• Section 295A of Indian Penal Code, 1860 criminalizes deliberate and malicious acts that have intention to outrage religious feelings.
  • Section 499 and 500 of IPC, 1860 criminalize dissemination of defamatory content.
  • Law Enforcement Agencies can also rely on Section 91 of Criminal Procedure Code, 1973 to obtain information from internet companies.

Though,we already have enough laws to regulate OTT Platforms but there exist no mechanism of setting out censorship or certification of the online content or guidelines which specifically provide list of do’s and don’ts.

In the month of January this year, Internet and Mobile Association (IAMA) drafted a code of conduct for these platforms. Moreover, on 5thFebruary, 2020 an adjudicatory body was also formed known as Digital Content Complaint Council (DCCC) under the Chairmanship of Justice A P Shah. The Council intends to offer a consumer the platform to inform all grievances and allow platforms freedom to create content. This may result into enhanced commerce, promotion of creativity and strengthen consumer confidence.

The statement released by IAMA states that four platforms had already launched DCCC. On the other side, Mumbai Mirror reported that PrakashJavedkar (Minister of Information and Broadcasting), has provided these platforms 100 days time to set up their Complaint Council.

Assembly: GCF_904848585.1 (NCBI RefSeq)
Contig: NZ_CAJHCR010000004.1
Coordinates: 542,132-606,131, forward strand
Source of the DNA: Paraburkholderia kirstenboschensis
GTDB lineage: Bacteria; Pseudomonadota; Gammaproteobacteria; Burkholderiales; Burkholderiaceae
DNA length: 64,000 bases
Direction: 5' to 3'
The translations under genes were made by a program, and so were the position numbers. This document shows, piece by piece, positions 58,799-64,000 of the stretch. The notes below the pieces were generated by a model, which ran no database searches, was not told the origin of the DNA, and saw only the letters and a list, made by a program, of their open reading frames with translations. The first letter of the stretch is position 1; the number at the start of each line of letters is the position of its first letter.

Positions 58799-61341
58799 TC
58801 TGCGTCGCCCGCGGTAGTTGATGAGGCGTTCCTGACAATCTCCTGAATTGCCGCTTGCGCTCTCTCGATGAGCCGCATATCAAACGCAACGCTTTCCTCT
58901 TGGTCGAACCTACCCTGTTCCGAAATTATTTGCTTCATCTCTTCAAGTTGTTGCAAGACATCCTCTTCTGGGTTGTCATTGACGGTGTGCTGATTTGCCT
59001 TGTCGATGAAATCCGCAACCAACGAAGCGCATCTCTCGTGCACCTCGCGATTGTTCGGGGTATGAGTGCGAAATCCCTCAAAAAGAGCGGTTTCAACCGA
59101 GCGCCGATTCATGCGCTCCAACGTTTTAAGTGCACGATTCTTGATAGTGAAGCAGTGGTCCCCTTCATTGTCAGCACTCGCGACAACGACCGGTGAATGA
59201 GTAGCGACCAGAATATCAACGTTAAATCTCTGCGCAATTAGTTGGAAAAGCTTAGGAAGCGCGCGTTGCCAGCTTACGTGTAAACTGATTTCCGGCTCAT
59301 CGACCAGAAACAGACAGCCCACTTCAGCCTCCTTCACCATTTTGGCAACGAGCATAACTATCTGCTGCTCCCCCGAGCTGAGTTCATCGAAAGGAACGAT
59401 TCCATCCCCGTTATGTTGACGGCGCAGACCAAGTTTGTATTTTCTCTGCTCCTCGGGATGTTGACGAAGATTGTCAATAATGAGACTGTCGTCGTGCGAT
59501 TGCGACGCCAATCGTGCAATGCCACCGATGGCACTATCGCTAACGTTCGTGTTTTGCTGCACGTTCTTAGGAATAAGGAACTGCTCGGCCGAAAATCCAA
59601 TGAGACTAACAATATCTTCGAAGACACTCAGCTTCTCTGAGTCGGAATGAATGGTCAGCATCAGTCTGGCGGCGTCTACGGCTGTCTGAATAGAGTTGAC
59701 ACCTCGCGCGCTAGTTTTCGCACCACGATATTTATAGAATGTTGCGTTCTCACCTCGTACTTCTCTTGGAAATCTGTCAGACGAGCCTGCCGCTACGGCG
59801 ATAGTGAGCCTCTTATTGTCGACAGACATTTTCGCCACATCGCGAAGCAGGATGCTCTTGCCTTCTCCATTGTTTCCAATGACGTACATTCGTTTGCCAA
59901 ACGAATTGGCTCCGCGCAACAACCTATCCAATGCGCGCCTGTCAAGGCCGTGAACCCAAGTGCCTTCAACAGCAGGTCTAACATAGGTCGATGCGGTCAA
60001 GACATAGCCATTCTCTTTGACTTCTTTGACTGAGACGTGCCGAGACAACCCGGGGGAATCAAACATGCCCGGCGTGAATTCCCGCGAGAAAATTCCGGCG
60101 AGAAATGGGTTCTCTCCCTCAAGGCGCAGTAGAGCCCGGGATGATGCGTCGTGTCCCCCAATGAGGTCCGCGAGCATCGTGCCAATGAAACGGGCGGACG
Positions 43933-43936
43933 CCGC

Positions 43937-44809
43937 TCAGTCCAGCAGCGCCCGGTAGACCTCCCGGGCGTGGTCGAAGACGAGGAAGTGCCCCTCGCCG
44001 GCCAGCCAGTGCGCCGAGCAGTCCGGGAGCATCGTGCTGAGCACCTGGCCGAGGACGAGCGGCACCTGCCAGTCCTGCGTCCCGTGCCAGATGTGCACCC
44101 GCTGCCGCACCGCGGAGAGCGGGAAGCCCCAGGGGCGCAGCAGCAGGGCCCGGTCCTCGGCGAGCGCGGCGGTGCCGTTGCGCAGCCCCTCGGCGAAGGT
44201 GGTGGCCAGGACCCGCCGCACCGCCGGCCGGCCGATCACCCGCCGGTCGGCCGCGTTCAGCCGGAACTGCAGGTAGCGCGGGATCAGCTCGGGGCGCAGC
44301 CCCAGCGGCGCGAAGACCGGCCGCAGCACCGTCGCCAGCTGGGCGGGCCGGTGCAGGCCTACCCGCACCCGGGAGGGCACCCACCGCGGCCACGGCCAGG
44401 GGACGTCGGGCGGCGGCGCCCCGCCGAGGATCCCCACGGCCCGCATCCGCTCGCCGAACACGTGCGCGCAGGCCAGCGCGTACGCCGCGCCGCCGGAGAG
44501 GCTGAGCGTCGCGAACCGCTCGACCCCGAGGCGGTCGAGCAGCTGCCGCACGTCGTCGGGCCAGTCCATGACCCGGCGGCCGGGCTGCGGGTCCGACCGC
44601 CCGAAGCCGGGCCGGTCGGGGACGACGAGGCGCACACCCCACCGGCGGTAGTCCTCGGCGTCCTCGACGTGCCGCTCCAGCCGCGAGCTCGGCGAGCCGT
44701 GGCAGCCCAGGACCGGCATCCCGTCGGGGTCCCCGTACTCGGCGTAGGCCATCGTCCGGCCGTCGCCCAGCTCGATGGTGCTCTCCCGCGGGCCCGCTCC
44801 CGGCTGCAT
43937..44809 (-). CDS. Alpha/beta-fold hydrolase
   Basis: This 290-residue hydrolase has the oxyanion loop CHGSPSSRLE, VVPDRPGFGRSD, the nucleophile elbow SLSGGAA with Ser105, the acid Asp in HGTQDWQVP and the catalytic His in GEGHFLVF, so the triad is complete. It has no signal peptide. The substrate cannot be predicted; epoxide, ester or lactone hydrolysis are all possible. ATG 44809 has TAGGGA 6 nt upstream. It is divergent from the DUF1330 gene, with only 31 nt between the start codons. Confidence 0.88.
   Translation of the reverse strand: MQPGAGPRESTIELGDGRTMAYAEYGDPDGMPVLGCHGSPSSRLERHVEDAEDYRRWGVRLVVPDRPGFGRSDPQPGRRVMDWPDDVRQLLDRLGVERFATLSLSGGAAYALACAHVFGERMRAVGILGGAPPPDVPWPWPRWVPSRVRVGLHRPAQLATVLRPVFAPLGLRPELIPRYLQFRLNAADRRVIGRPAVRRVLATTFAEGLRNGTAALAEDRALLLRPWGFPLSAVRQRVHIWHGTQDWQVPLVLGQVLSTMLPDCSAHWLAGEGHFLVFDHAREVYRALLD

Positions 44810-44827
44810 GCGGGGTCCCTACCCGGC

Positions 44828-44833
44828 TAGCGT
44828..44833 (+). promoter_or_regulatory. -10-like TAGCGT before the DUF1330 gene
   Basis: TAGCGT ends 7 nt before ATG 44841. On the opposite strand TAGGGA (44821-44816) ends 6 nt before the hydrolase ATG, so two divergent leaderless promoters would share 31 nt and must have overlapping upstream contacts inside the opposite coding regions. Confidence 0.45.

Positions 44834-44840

Mr. Nitish Kumar (Chief Minister of Bihar) last month wrote a letter to Prime Minister demanding Censorship on Internet Streaming Services. Furthermore, according to the survey conducted by YouGov, 57 per cent of Indian Citizen thinks that censorship is required on online streaming platforms, whereas, 91 percent feels that the content shown on TV or Online should be regulated by Government. With the exponential rise of OTT platforms, India has no less than 40 such platforms that stream content in English, Hindi, and other regional languages. This phenomenal growth has declined the DTH subscribers; however, these platforms are cheaper than DTH or Cable. According to experts, by the end of 2023 the Indian OTT will grow by 45% and the number of subscribers could reach around 500 million. Further, an average Indian is reported to spend around 40-50 minutes per day watching the content streaming on such platforms.

The content shown at OTT Platforms, have age restriction but it is easily accessible to all. These easy accessible services may have negative impact on children and people with less maturity level. One may wonder that movies which are not so simple to access are governed with dense laws rather, OTT Platforms which are known for its ease accessibilities do not have legislations to be governed, may be because it can hurt the Government flagship of ‘Digital India’ programme. Indeed, the open Internet is contributing much towards our GDP.